I noticed some changes in the on-line version ….reflecting the quibble about whether or not STA had been closed or not. To me, a church with no Mass, the locks changed and the people not welcome is CLOSED. And it was closed for 4 years, regardless of the rare funeral, like the time Fr. English reluctantly opened it for a funeral but left the bathrooms locked!

    Also, the story mentions an unidentified person saying “Parishioners who left said at the time that they had done so because the congregation had grown more orthodox and out of step with younger families.” The word Orthodox belies their own misunderstanding that Orthodox is another church entirely; what I think they meant was “too reverential; too faithful.” How can anyone ever be too respectful of God and His House? This is often said by people who want to talk loudly before Mass, skip prayers of thanksgiving, and get out of the parking lot and off to breakfast before anyone else. But I suppose if that is what those “young families” want to teach their children, that indeed is what they are doing. I’ll take reverential any day, and the absence of those who aren’t respectful of a church will be another asset to STA. Wonder why those folks didn’t want their names used?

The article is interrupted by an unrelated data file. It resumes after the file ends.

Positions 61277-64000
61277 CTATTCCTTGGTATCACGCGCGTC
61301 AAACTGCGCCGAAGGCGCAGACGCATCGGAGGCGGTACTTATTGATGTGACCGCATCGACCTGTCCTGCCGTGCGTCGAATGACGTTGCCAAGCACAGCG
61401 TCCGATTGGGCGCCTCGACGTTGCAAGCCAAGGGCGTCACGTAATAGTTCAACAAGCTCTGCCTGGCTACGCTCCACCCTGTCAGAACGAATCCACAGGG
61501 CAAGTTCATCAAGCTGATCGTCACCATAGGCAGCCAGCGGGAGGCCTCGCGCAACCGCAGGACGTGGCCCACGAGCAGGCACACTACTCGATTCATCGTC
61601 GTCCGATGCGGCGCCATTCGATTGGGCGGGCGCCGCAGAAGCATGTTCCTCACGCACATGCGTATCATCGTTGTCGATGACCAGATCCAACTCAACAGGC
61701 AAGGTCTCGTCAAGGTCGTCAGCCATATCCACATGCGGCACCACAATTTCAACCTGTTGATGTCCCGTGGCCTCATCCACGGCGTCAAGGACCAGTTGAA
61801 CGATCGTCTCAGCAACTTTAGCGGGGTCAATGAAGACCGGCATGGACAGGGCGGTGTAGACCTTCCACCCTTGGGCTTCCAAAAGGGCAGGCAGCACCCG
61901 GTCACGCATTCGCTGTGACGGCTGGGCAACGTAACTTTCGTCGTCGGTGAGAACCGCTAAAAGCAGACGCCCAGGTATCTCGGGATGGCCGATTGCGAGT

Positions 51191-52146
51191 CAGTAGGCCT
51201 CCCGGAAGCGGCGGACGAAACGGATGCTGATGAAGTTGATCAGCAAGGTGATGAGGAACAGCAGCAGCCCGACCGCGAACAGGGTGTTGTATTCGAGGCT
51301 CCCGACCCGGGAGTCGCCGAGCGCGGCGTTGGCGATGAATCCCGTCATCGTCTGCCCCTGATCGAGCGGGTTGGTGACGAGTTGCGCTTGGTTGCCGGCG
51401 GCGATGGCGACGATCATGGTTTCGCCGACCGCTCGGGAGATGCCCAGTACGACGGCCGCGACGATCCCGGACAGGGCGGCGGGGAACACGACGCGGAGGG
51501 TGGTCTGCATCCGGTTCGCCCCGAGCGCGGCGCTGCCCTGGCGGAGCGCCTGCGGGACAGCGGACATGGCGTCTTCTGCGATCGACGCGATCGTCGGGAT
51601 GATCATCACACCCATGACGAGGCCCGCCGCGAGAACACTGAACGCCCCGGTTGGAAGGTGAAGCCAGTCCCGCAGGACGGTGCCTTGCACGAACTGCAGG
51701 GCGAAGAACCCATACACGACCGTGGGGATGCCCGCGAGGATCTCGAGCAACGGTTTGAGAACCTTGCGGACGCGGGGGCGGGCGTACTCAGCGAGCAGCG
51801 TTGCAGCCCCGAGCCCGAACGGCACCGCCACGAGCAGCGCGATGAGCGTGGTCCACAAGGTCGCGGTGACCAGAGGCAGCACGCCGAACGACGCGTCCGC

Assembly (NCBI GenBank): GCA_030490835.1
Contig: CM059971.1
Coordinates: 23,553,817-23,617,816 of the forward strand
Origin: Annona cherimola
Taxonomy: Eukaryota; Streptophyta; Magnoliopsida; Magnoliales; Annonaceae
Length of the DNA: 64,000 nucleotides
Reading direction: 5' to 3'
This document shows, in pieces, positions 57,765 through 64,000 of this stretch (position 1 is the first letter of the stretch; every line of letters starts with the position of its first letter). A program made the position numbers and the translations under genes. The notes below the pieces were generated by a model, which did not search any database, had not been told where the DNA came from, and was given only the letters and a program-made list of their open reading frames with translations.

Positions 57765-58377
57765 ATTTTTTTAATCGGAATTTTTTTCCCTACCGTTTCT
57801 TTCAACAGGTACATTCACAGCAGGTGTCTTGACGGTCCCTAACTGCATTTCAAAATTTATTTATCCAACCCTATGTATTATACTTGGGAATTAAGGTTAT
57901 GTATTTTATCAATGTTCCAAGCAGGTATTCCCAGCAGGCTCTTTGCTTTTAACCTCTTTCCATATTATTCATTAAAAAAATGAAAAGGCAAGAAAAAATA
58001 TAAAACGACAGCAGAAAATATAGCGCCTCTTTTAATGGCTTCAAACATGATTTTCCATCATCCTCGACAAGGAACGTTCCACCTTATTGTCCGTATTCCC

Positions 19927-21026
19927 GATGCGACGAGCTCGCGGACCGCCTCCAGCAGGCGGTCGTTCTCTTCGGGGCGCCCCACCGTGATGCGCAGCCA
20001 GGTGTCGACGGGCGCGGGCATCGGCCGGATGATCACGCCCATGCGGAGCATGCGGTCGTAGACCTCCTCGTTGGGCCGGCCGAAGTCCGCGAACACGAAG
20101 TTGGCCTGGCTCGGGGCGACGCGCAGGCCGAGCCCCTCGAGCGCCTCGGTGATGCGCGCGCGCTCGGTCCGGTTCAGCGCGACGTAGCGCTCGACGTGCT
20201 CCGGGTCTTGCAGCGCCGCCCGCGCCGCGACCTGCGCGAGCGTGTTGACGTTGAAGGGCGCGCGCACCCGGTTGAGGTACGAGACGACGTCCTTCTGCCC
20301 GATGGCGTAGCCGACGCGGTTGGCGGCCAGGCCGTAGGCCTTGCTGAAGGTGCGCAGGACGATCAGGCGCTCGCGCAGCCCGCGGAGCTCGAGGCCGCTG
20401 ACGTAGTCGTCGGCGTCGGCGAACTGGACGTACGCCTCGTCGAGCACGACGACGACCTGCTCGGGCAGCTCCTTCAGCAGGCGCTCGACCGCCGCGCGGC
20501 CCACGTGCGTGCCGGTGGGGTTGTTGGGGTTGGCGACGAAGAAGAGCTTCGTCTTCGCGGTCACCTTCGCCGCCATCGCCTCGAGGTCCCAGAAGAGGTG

4. avatar Bernie says:

    No, orthodox (small “o”) is the correct term, meaning “correct thinking” “right belief” “right praise” or “correct practice/worship”. Upper case “O” refers to the Orthodox Churches which also means “right belief/practice/worship” or “true belief/practice/worship”. Orthodox –small o or O– has a deeper, more fundamental meaning than merely “conservative”. Much of contemporary Catholic worship today reflects “heterodox” belief.